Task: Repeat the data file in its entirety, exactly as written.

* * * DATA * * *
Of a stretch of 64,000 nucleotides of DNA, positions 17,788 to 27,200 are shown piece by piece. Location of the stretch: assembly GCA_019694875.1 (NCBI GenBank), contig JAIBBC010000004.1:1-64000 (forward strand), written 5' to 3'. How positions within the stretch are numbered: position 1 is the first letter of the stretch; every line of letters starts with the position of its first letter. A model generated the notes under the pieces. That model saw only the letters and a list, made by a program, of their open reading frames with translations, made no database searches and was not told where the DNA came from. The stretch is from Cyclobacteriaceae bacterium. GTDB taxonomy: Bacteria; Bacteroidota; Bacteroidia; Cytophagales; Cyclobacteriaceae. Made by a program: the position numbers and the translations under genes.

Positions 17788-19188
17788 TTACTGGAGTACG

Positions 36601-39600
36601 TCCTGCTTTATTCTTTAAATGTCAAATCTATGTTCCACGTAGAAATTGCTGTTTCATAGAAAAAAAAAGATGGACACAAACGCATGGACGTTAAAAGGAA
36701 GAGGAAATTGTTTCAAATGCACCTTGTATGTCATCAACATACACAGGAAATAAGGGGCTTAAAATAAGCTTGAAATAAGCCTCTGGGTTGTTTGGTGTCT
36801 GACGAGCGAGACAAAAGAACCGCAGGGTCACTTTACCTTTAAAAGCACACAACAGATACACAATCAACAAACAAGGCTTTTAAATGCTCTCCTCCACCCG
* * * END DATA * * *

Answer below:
Of a stretch of 64,000 nucleotides of DNA, positions 17,788 to 27,200 are shown piece by piece. Location of the stretch: assembly GCA_019694875.1 (NCBI GenBank), contig JAIBBC010000004.1:1-64000 (forward strand), written 5' to 3'. How positions within the stretch are numbered: position 1 is the first letter of the stretch; every line of letters starts with the position of its first letter. A model generated the notes under the pieces. That model saw only the letters and a list, made by a program, of their open reading frames with translations, made no database searches and was not told where the DNA came from. The stretch is from Cyclobacteriaceae bacterium. GTDB taxonomy: Bacteria; Bacteroidota; Bacteroidia; Cytophagales; Cyclobacteriaceae. Made by a program: the position numbers and the translations under genes.

Positions 17788-19188
17788 TTACTGGAGTACG

Positions 36601-39600
36601 TCCTGCTTTATTCTTTAAATGTCAAATCTATGTTCCACGTAGAAATTGCTGTTTCATAGAAAAAAAAAGATGGACACAAACGCATGGACGTTAAAAGGAA
36701 GAGGAAATTGTTTCAAATGCACCTTGTATGTCATCAACATACACAGGAAATAAGGGGCTTAAAATAAGCTTGAAATAAGCCTCTGGGTTGTTTGGTGTCT
36801 GACGAGCGAGACAAAAGAACCGCAGGGTCACTTTACCTTTAAAAGCACACAACAGATACACAATCAACAAACAAGGCTTTTAAATGCTCTCCTCCACCCG